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Presentation on theme: "Welcome."— Presentation transcript:

1 welcome

2 Domestic Abuse and Violence against Women Awareness Raising
Trainers:- Kerry Herriott - Development Officer Domestic Abuse and Violence Against Women Partnership Beth Mitchell - Child Protection Officer, Social Work Services

3 Emergency Arrangements Mobile Phones Self Care: Emotive Warning
Housekeeping Emergency Arrangements Mobile Phones Self Care: Emotive Warning Toilets, Fire exit, fire alarm test, mobile phones off or on silent. Child protection can be an emotive subject. If you find anything discussed distressing/upsetting and wish to leave this session please do not leave the building. The trainer will source you to identify if you require further support.

4 Ground Rules Listen without interruption
Have respect for the feelings, experiences and values of others Respect confidentiality Be responsible for your own learning Ask group to form their own over a couple of minutes. Show this slide.

5 Learning Objectives by the end of this course you will:-
Understand the nature and context of domestic abuse Understand the impact of domestic abuse on the safety and welfare of children Understand domestic abuse and how this can impact on parenting capacity Have an awareness of local services to support women who have suffered domestic abuse Have an awareness of local services available to children who have experienced domestic abuse

6 Activity 1 What is Domestic Abuse?
Using a flip chart ask the group to identify and define what they consider domestic abuse is or ins small groups using cards, place the cards in categories ‘abusive’ ‘not abusive’ or ‘not sure’

7 The National Strategy to Address Domestic Abuse in Scotland
Domestic abuse ( as gender-based abuse) can be perpetrated by partners or ex-partners and can include Physical abuse - assault and physical attack involving a range of behaviour Sexual abuse - acts which degrade and humiliate women and are perpetrated against their will, including rape Mental and emotional abuse - such as threats, verbal abuse, racial abuse, withholding money and other types of controlling behaviour such as isolation from family or friends The National Strategy to Address Domestic Abuse in Scotland contains the following definition of domestic abuse

8 What is gender-based violence?
“Violence that is directed against a woman because she is a woman, or violence that affects women disproportionately. It includes acts that inflict physical, mental or sexual harm or suffering, threats of such acts, coercion and other deprivations of liberty.” (United Nations) Honour killings Forced marriages Female genital mutilation Child trafficking Child marriages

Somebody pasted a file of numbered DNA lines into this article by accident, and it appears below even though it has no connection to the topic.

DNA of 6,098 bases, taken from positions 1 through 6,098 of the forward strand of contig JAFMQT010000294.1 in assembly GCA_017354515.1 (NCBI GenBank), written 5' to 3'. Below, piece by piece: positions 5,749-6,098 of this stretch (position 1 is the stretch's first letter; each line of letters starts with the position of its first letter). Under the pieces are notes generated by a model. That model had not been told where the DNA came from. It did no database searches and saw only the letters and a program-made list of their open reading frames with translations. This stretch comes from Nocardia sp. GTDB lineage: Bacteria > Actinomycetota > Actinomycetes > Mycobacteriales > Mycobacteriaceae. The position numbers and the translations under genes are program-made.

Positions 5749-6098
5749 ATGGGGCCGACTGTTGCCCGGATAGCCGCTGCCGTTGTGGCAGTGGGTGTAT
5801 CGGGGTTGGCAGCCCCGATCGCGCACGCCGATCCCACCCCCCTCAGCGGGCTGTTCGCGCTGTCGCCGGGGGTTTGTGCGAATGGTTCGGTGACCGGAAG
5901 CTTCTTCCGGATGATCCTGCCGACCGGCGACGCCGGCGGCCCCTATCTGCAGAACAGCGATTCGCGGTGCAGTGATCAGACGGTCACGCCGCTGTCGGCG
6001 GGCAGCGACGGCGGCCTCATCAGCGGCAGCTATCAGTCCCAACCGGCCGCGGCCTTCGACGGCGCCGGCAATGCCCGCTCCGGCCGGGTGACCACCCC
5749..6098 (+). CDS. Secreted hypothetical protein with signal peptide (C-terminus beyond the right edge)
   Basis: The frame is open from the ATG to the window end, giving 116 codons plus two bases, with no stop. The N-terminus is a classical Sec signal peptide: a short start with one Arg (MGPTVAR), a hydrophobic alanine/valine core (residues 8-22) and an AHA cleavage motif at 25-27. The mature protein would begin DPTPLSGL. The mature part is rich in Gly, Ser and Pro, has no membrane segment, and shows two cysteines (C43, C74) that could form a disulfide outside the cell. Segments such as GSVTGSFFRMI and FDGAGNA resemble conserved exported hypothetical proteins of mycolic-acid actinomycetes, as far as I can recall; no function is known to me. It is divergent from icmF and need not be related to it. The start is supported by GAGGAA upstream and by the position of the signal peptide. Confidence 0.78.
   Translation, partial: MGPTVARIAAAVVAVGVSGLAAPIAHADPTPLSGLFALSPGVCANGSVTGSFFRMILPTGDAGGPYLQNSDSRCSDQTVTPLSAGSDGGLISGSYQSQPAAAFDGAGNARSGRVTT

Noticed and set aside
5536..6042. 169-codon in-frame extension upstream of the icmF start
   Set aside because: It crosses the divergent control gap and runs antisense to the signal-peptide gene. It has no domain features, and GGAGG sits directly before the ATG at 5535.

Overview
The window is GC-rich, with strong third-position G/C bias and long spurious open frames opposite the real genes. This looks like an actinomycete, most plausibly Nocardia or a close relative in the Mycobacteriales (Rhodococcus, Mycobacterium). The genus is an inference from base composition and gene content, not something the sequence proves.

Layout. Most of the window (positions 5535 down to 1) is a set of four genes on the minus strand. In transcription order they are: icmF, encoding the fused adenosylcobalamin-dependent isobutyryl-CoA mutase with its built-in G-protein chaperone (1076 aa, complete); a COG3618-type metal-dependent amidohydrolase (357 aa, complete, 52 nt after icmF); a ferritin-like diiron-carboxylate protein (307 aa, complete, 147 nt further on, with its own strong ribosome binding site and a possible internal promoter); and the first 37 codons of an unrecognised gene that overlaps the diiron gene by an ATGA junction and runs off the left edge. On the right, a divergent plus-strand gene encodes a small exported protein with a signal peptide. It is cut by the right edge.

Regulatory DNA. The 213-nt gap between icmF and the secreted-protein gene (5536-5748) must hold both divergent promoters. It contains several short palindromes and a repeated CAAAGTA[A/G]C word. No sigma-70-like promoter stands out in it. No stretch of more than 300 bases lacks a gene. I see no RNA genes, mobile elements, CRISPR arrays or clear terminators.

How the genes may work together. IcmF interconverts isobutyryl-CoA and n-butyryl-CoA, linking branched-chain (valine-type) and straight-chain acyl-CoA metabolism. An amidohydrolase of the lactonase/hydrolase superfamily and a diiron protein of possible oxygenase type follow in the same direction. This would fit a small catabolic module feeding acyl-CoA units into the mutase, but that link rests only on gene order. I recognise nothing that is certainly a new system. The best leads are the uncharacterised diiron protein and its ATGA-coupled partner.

9 It encompasses Domestic abuse Rape
Sexual harassment and intimidation at work and in the public sphere Commercial sexual exploitation Prostitution and trafficking Child sexual abuse Dowry related violence Female genital mutilation Forced and child marriages Honour crimes Children are witness to and subjected to much of this abuse and there is a correlation between domestic abuse and the mental, physical and sexual abuse of children Domestic abuse occurs in all social groups, is not caused by stress, unemployment, poverty, alcohol or menatl illness, nor by the women who experience the abuse

10 The context of Domestic Abuse
A HISTORIC PERSPECTIVE ! This section of the presentation sets the context of domestic abuse within gender and social inequality and imbalance of power and looks at a timeline from the 1600’s to the present day

11 1600 There were special crimes and punishments for women only
Women found guilty of gossiping and quarrelling were forced to stand in public with a “branks” over their head A “branks” was made out of metal and had a mouth piece to hold down the tongue, keep the mouth open and keep the woman silent A “branks” was made out of metal and had a mouth piece to hold down the tongue, keep the mouth open and keep the woman silent

12 1782 Judge Buller ruled that a man could beat his with a stick as long as it was not thicker than his thumb. It was considered acceptable at this time that men would need to use violence to control and punish their wives The group may be aware of the saying “rule of thumb” this is the origin of this saying and it is interesting to note that it has become integrated into a normal part of our language